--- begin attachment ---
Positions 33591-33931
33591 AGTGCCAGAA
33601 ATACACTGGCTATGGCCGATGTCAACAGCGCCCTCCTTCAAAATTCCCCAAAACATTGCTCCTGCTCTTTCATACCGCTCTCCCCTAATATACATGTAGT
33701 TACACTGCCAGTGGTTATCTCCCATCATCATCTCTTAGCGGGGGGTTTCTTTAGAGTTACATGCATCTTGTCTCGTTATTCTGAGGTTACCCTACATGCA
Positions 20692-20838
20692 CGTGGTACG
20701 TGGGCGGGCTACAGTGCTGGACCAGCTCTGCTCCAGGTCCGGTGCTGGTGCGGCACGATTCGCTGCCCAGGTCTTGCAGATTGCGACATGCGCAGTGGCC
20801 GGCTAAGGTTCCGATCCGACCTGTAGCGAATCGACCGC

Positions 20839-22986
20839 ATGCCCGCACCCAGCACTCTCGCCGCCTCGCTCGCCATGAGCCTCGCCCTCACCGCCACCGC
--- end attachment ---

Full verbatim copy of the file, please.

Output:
Positions 33591-33931
33591 AGTGCCAGAA
33601 ATACACTGGCTATGGCCGATGTCAACAGCGCCCTCCTTCAAAATTCCCCAAAACATTGCTCCTGCTCTTTCATACCGCTCTCCCCTAATATACATGTAGT
33701 TACACTGCCAGTGGTTATCTCCCATCATCATCTCTTAGCGGGGGGTTTCTTTAGAGTTACATGCATCTTGTCTCGTTATTCTGAGGTTACCCTACATGCA
Positions 20692-20838
20692 CGTGGTACG
20701 TGGGCGGGCTACAGTGCTGGACCAGCTCTGCTCCAGGTCCGGTGCTGGTGCGGCACGATTCGCTGCCCAGGTCTTGCAGATTGCGACATGCGCAGTGGCC
20801 GGCTAAGGTTCCGATCCGACCTGTAGCGAATCGACCGC

Positions 20839-22986
20839 ATGCCCGCACCCAGCACTCTCGCCGCCTCGCTCGCCATGAGCCTCGCCCTCACCGCCACCGC